At the initiative of the Delegation of the European Union in Lebanon and in partnership with the MACAM museum of modern and contemporary art, artists from all over the world have adorned the museum walls with graffiti. The Wall of Contemplation came into being in 2019, as the result of free artistic reflection on the Universal Declaration of Human Rights. Almost two years later, this open-air exhibition still bears the stamp of the graffiti artists and asserts the role of culture in raising awareness and defending rights and freedoms.
Around forty kilometres from Beirut, in the hills overlooking Byblos, one of the world’s oldest continuously inhabited settlements, visitors can admire giant murals by twelve street artists who took part in a residency in Lebanon with the aim of exchanging ideas on human rights and transforming their vision into socially-engaged artworks, accessible to the public. Lebanese philanthropist César Nammour, a keen patron of the arts and artists, was key to the development and delivery of the Wall of Contemplation project. Now deceased, the Lebanese historian and publisher always had a strong attachment to cultural causes and devoted his life to promoting free and socially-engaged artistic expression. He shared this vision with all of the artists that contributed to creating the works. Overall, twelve were selected in 2019, following their participation in an international graffiti competition to mark the 70th anniversary of the Universal Declaration of Human Rights. Hailing from Italy, Senegal, Jordan, Iraq, the United Arab Emirates, Germany, Sweden, Estonia, Ukraine, Mexico, and Lebanon, they took part in a residency at MACAM, during which they exchanged ideas on the theme and created murals representing their vision of universal rights. Each piece is based on an article of the Universal Declaration of Human rights and represents a theme such as gender equality, non-discrimination and the fight against racism, freedom of expression and the right to life, freedom and security.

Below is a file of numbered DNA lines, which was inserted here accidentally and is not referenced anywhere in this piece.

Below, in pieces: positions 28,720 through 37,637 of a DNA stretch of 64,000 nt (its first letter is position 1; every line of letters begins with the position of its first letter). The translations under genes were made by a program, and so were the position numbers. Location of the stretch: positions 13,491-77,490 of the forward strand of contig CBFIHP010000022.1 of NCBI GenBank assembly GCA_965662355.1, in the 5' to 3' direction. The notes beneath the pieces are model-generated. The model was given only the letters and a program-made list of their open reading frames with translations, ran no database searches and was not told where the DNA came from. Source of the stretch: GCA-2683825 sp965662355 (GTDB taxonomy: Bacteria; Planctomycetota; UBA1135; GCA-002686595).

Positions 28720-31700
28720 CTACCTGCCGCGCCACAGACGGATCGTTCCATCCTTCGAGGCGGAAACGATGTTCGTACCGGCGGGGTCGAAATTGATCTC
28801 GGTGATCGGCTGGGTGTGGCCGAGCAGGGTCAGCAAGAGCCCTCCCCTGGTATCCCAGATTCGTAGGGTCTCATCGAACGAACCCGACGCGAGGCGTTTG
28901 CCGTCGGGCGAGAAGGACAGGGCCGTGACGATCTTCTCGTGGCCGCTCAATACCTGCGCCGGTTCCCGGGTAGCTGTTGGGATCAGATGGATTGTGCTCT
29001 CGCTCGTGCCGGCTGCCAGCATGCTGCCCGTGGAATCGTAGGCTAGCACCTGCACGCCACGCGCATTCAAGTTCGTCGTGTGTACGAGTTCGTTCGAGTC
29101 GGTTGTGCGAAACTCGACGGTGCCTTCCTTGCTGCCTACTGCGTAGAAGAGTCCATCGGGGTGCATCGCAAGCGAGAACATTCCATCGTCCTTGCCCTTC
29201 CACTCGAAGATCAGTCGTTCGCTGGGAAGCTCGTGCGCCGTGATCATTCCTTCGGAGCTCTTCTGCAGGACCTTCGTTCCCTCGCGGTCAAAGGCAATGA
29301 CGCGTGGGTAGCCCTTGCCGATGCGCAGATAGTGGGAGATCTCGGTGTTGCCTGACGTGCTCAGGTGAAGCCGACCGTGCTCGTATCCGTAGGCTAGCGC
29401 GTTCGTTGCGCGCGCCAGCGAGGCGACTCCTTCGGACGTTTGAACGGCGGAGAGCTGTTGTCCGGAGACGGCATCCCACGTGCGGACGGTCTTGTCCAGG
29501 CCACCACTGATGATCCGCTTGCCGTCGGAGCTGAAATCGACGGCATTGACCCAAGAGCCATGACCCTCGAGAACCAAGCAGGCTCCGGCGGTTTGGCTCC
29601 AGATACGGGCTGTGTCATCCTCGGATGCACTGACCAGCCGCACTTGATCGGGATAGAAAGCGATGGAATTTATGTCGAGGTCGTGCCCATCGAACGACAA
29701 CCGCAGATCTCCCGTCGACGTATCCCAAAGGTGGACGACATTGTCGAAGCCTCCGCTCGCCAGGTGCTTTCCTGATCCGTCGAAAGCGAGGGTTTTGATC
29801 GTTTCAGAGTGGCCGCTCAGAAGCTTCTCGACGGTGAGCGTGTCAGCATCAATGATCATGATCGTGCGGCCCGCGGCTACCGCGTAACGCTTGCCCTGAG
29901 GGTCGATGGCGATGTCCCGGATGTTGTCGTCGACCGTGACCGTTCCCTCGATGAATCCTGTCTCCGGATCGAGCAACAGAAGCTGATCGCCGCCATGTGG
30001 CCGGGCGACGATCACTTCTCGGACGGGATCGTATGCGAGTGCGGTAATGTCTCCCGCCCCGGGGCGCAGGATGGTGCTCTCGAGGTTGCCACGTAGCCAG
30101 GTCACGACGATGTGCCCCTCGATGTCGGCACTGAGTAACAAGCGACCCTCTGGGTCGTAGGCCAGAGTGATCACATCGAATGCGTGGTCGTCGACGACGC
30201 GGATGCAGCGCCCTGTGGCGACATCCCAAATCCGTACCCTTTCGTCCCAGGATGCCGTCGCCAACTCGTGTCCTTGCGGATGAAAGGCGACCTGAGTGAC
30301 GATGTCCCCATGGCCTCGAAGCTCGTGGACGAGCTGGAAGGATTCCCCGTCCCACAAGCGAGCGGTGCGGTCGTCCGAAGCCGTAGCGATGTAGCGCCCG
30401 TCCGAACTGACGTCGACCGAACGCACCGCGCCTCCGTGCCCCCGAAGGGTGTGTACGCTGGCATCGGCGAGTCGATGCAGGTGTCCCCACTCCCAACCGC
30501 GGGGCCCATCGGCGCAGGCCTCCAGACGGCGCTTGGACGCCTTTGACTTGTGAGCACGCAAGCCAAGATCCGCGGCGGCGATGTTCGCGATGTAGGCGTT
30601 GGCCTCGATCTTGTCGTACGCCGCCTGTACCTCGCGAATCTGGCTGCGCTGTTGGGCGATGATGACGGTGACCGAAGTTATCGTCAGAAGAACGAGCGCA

Born in Syria, Dima Saadi currently lives in Dubai. She chose to illustrate article 19 of the Declaration of Human Rights, which states that ‘everyone has the right to freedom of opinion and expression’. She says: “Often, when we talk about freedom of expression, the main focus is politics. But for me, freedom of expression encompasses sexuality, gender and the way we choose to be. ” Firm in her beliefs but plagued by a deep-seated fear, the young artist adds: “As a child, I had never heard my parents talk about politics. It wasn’t until later that I realised this was not because they weren’t interested, but because they were trying to protect us. What hurts most now is that I am still scared of not being able to express myself fully without facing accusations or arrest. Worse still, I am terrified by the thought that my opinions could harm or endanger those I love. I have seen many of my close friends abducted, imprisoned and killed due to a total lack of freedom of expression. Freedom of expression is a daily struggle. ” Passionate about street art, Dima argues there is “no better way to reach out to disadvantaged communities who cannot afford museum tickets or trips to galleries than graffiti. ”
Meanwhile, Senegalese artist Djibril Drame chose to illustrate article 7 of the Universal Declaration of Human Rights, which states ‘All are equal before the law and are entitled without any discrimination to equal protection of the law’. He says: “For me, the most important struggle is the struggle for the respect of human rights’. Alongside the project and also at MACAM, another artist created a graffiti tribute to Lebanese diplomat and philosopher Charles Malek, who played an important role in drafting the Universal Declaration of Human Rights, in particular the article on freedom of religion. Each of the artists, from different countries and backgrounds, used their talent to express their commitment. A commitment shared by the European Union, which supports human rights and freedom of expression, particularly through the arts and the promotion of culture.
Created in 2019, the Wall of Contemplation stands to this day as a valuable affirmation of the role of artists in the fight for rights and freedoms. Graffiti, paintings, songs, films – the art takes many forms, but it has one message: All human beings are born free and equal in dignity and rights. They are endowed with reason and conscience and should act towards one another in a spirit of brotherhood. (Article 1 of the Universal Declaration of Human Rights)
Celebrating Europe’s cultural heritage and diversity The EU works to preserve Europe’s shared cultural heritage and to support and promote the arts and creative industries in Europe. Specific initiatives, like the European Year of Cultural Heritage, are dedicated to make this vibrant and diverse culture accessible to everyone. There are cultural components in many EU policies, including education, research, social policy, regional development and external relations. The creation and promotion of culture in today’s interactive and globalised world also goes hand-in-hand with media and digital technologies. The EU promotes policy collaboration on culture among national governments and with international organisations.